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sammy01007

Bandsaw Vibration

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I purchased my first bandsaw the other day, after building a workbench for it and etting it up, I got a lot of vibration. Especially whenit is winding up, and winding down. I removed the blade and turned it on, no vibration. I checked the tires for high spots and couldn't find any. Put the blade bac on, and it vibrating again. Do I return it? What else should I check.

The saw is a 9 inch benchtop Ryobi.

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I have a 9" bandsaw too. From what I've gathered, these are just low end band saws and there isn't much you can do. Mine vibrates like crazy when turning it on and off. I'm not real knowledgeable on bandsaws, but my neighbor is (he was into manufacturing). Based on everything he's told me, it sounds like I need to fork out closer to $300 and up for a more solid and quality band saw.

Of course, I've been cutting baits for 6 years with mine and it's still kickin. But I notice that I do get lip slot angle imperfections too on occasion, which ultimately ruins your lure. If you have the cash, I would suggest getting a better quality one... it's on my wish list.

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I have a 9" delta that is ten yrs old and still running true. I only paid 100.00 for it

It could be a bearing not seated right behind the wheel and when there is pressure

On it that's when it vibrates. That has been my experience even with saws over 1000.00 dollar

Jeff

Edited by jwfflipper

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If the vibration goes away when the blade is removed, then it is caused by the blade or the non pulling wheel. It could be the blade (where it is welded together) is hitting the guide blocks and you notice it more at slow speeds but more likely is caused by some out of balance in the big wheel. But, if it goes away when it gets running at full speed, it is probably just normal for this bandsaw. How does it perform when you cut something? Musky Glenn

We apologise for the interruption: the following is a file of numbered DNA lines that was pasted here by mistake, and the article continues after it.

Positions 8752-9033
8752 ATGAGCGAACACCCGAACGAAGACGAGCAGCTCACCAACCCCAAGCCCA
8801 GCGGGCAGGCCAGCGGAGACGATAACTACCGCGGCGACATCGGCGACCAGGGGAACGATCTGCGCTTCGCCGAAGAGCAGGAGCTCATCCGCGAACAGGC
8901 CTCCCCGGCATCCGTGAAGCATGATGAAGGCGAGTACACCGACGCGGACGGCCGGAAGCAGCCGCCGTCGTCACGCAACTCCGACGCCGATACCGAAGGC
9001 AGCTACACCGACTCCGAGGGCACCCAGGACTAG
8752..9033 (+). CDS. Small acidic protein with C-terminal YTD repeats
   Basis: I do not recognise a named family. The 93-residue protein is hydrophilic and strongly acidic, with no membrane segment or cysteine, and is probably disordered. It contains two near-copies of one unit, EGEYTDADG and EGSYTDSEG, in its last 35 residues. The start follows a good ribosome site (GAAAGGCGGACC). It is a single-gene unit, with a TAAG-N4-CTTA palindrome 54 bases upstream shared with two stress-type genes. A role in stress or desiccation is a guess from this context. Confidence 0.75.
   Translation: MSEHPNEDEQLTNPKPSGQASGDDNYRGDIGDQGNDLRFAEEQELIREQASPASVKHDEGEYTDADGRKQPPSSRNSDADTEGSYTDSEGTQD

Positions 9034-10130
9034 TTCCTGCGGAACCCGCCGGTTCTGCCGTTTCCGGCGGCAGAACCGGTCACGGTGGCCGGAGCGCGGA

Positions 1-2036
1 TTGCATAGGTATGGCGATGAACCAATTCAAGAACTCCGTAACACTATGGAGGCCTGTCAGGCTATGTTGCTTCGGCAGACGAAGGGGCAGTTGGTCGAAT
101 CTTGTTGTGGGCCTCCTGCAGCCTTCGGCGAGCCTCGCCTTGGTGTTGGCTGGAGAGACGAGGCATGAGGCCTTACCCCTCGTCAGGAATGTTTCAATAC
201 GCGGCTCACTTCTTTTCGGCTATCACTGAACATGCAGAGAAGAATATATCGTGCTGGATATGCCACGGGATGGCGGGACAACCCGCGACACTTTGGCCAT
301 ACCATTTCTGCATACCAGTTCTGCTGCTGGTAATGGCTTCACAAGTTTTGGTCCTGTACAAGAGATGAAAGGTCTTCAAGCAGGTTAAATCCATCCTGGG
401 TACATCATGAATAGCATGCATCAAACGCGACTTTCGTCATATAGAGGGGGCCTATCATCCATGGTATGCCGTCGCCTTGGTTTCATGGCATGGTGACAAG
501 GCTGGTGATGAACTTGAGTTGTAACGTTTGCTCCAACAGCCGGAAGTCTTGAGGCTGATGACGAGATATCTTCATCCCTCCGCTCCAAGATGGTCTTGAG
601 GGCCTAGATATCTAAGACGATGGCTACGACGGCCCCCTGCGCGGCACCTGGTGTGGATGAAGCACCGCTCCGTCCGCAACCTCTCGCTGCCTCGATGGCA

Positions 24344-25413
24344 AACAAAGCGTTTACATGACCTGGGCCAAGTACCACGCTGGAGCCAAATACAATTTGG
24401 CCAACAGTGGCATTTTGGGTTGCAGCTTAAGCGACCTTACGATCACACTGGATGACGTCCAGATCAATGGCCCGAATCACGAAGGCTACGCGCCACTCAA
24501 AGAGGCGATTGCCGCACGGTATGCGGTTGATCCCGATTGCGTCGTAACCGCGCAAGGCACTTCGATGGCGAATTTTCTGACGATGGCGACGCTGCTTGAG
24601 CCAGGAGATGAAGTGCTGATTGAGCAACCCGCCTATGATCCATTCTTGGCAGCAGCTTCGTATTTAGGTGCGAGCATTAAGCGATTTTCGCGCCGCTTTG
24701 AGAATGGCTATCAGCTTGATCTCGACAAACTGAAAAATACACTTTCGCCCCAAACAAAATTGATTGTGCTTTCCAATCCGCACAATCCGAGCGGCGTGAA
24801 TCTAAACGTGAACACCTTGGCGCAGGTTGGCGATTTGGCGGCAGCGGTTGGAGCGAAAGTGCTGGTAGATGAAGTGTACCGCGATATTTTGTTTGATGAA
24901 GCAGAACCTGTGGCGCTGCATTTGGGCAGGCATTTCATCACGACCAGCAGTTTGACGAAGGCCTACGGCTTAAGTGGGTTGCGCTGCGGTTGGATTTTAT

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Thank everyone.

It still has some vibration at full speed. I cut some basswood, and some 1/2 oak, and thin plastic. It cut through fine, but the vibrating is annoying as far as getting a smooth clean cut. Still better than cutting by hand, but I was hoping for something a bit smoother.

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I have the 14" Delta and get a bit of vibration when it is first turned on and after I shut it down.... when at operating speed it's minimal... I don't think that is very uncommon is smaller saws. You can also try balancing the upper wheel.... goggle how to balance it, it's not hard and may help a little.

J.

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Mine is a low end tabletop saw too. I also have to get the blades made for it. Many of the blades are not welded true, so like Musky Glenn mentioned, any problem ant the joint will strike against the adjuster blocks. You can always see the problem if you unplug the power, open the cover and turn the blade manually, look closely at the adjuster area. Check the blade tension while you are there, pluck the blade opposite adjuster area, it should make a LOW musical tone.

If the problem is at the adjuster blocks, it is best to slacken everything off and move everything away until the blade turns perfectly. First adjust the blade so that it is riding on the crown of the top and bottom wheels. Only then, move all the adjusters back to the recommended gaps. If it is a new blade, there may be a settling in period and you may find yourself doing this adjustment a few times at first. DON'T ignore or accept the vibration or the blade WILL snap.

If this is your first bandsaw, the main thing to learn, is all the adjustments, There should be 8 altogether. Tension, blade alignment, 4 side blocks (two above and two below the table) and two bearing blocks behind the blade (one above and one below the table). It is easy to miss the bearing blocks as they are hidden.

Dave

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The two wheels need to be parallel, and stacked perfectly, one over the other. Take off the guards, and put a staight edge across both wheel faces, with the blade on and tensioned, to see if they line up. If they don't, adjust them until they do. If your machine doesn't have that adjustment capability, take it back where you bought it, and tell them to do it.

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